Chicago, Aug 4 (IANS) A 25-year-old woman dentist from Mumbai, who was also a graduate student at the University of Missouri, was the lone passenger killed in a crash of a double-decker bus in Illinois. Aditi R. Avhad, was headed from Chicago to Columbia, Montana Thursday when the bus slammed into a highway overpass support pillar near Litchfield, about 55 miles northeast of St. Louis, Chicago Tribune reported. As many as half of the passengers were injured, the daily said citing State Police Capt. Scott Compton. Four to five of them were trapped and had to be extricated, including Avhad. Avhad, a dentist from Mumbai, was enrolled in the graduate programme at the University of Missouri's School of Medicine, according to the school. She was studying for a master's degree in health administration and hoped to get her degree next year, officials said. She was riding in the upper deck with her parents when the bus crashed, police said. Passengers said the impact sent them flying from their seats. The state police cited by the Tribune said preliminary reports showed at least 33 people were taken to area hospitals. Police believe the bus blew a tire but are still looking at circumstances of the accident. That investigation could take weeks, they said.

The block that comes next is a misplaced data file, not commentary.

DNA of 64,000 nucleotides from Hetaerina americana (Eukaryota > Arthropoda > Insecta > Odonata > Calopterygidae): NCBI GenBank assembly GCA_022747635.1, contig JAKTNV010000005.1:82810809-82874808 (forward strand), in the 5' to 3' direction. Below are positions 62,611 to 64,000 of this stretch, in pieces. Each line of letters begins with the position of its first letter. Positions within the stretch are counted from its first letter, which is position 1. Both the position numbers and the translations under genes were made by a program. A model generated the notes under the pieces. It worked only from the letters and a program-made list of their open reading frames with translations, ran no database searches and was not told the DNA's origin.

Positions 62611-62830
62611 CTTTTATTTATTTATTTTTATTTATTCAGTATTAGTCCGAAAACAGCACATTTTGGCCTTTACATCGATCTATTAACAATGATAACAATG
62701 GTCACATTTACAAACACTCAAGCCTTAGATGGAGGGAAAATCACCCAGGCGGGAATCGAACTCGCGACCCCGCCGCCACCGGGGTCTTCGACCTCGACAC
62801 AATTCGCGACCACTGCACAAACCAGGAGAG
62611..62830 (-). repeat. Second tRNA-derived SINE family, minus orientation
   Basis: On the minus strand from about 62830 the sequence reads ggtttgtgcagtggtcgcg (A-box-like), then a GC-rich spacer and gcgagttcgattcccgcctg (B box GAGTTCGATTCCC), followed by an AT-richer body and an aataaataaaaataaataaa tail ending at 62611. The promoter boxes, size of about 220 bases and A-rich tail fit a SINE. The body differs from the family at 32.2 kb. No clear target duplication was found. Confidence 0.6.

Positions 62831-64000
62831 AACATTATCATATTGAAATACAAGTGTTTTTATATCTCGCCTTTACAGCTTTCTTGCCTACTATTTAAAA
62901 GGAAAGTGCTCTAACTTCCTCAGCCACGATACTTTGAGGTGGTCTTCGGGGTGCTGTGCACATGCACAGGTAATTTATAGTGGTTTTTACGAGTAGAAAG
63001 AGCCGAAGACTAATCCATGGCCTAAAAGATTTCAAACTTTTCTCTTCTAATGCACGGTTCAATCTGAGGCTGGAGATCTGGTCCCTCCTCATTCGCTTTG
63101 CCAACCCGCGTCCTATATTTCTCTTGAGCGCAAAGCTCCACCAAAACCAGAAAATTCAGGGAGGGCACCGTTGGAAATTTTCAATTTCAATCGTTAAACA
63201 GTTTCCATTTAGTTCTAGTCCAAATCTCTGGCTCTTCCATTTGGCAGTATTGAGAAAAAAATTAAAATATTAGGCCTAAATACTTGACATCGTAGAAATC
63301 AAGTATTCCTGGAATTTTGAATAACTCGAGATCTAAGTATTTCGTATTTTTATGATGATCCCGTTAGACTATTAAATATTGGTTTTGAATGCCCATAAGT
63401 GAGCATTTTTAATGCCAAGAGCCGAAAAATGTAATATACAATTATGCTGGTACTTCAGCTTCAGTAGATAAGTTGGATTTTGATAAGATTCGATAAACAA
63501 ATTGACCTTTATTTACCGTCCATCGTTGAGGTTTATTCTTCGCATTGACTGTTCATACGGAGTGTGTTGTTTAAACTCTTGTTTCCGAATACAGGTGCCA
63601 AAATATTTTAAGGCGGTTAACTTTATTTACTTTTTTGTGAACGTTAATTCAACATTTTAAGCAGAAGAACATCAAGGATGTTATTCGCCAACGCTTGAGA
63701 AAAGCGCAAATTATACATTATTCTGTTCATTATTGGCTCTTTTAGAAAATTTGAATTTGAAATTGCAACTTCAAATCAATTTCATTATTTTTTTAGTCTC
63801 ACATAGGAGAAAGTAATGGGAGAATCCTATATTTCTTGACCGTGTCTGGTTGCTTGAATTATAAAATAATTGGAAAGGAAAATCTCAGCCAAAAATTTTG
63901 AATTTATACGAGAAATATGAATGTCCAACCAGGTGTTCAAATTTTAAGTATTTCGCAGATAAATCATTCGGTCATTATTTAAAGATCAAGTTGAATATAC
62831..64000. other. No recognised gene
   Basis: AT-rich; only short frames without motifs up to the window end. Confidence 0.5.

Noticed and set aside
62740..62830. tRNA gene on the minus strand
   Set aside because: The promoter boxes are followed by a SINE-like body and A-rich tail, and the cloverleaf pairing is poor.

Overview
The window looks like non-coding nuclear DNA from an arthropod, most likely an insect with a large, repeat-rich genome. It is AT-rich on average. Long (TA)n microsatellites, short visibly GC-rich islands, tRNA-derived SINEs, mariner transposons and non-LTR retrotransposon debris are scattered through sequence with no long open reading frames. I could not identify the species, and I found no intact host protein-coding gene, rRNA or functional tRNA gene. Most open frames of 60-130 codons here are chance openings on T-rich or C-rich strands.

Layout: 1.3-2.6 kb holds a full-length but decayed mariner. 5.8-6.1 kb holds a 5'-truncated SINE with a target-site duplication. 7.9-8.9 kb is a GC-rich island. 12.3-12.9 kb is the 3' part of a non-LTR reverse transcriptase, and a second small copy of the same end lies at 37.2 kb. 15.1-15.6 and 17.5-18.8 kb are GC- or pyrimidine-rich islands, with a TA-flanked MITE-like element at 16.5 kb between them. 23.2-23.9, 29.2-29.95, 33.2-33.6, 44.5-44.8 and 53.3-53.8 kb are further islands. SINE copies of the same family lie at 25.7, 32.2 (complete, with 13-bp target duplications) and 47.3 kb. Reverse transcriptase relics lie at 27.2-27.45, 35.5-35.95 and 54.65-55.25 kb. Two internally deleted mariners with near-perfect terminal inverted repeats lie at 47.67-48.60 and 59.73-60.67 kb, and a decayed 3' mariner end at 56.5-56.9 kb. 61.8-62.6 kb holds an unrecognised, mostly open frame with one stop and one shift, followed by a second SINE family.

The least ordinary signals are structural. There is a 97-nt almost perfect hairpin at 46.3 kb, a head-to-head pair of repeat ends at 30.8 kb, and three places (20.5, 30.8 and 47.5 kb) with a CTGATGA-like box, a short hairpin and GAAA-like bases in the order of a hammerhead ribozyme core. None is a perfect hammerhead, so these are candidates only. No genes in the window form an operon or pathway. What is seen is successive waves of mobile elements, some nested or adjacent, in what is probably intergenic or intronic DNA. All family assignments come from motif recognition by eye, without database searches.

Washington, Aug 4 (IANS) Dr Mukesh Hariawala, an award winning Indian-American artificial heart surgeon, is set to introduce a unique low-cost "triple heart therapy" in India to help patients with diabetes who cannot afford expensive bypass operations. Harvard trained Boston based Hariawala will receive "India's Most Admired Surgeon 2012" award for pioneering work on angiogenesis or growth of new blood vessels to aid healing, at the Pharmaceutical Leadership Summit, organised by healthcare magazine Pharmaleaders, in Mumbai on Sep 21. "I am pleased that cutting edge Angiogenesis Therapy will help the non affording poor patients with heart disease in my motherland India and rest of the world, thus reducing the global economic burden of healthcare," Hariawala told IANS. "Hariawala is the first NRI Surgeon to be honoured with this prestigious award for pioneering work on Angiogenesis that will revolutionise treatment of heart disease globally and save millions of lives," said award committee chairman Satya Brahma, editor-in-chief of Pharmaleaders magazine. Hariawala, who has done pioneering work in Angiogenesis research at Harvard in Boston, said Triple Heart Therapy" involves spontaneous development of new blood vessels in the heart by laser stimulation and subsequent injection of patient's own stem cells harvested from bone marrow. This "would be the future treatment of heart disease which is expected to save millions of lives worldwide," said Hariawala calling "It a natural bypass to bypass surgery." "I want to see a vibrant and aggressive government policy where India's monetary resources are better utilised towards rural development and raising the standards of living for all Indians," he said. Hariawala, who holds a special honorary visiting cardiac surgeon appointment at Mumbai's Jaslok Hospital, also plans to bring to India next year the artificial Titanium Heart or Ventricular Assist Device (VAD) implant that can play the role of a supplementary heart. Powered by lithium ion battery, it can play the role of a bridge till a transplant heart is available as was in the case of former US Vice President Dick Cheney. Hariawala, who himself has not played any research role in development of this device and is only responsible for taking the technology to India, hopes to get regulatory approvals in India by 2013. The current FDA approved devices in US and Europe cost about $100,000, excluding expenses for surgery. The price point for India is not established but is expected to be high initially, he said. But competition is expected to reduce the price in the long term as six US companies currently manufacture the device. In India it will be offered not as a bridge to transplantation but a permanent solution also called "destination therapy," he said. (Arun Kumar can be contacted at firstname.lastname@example.org)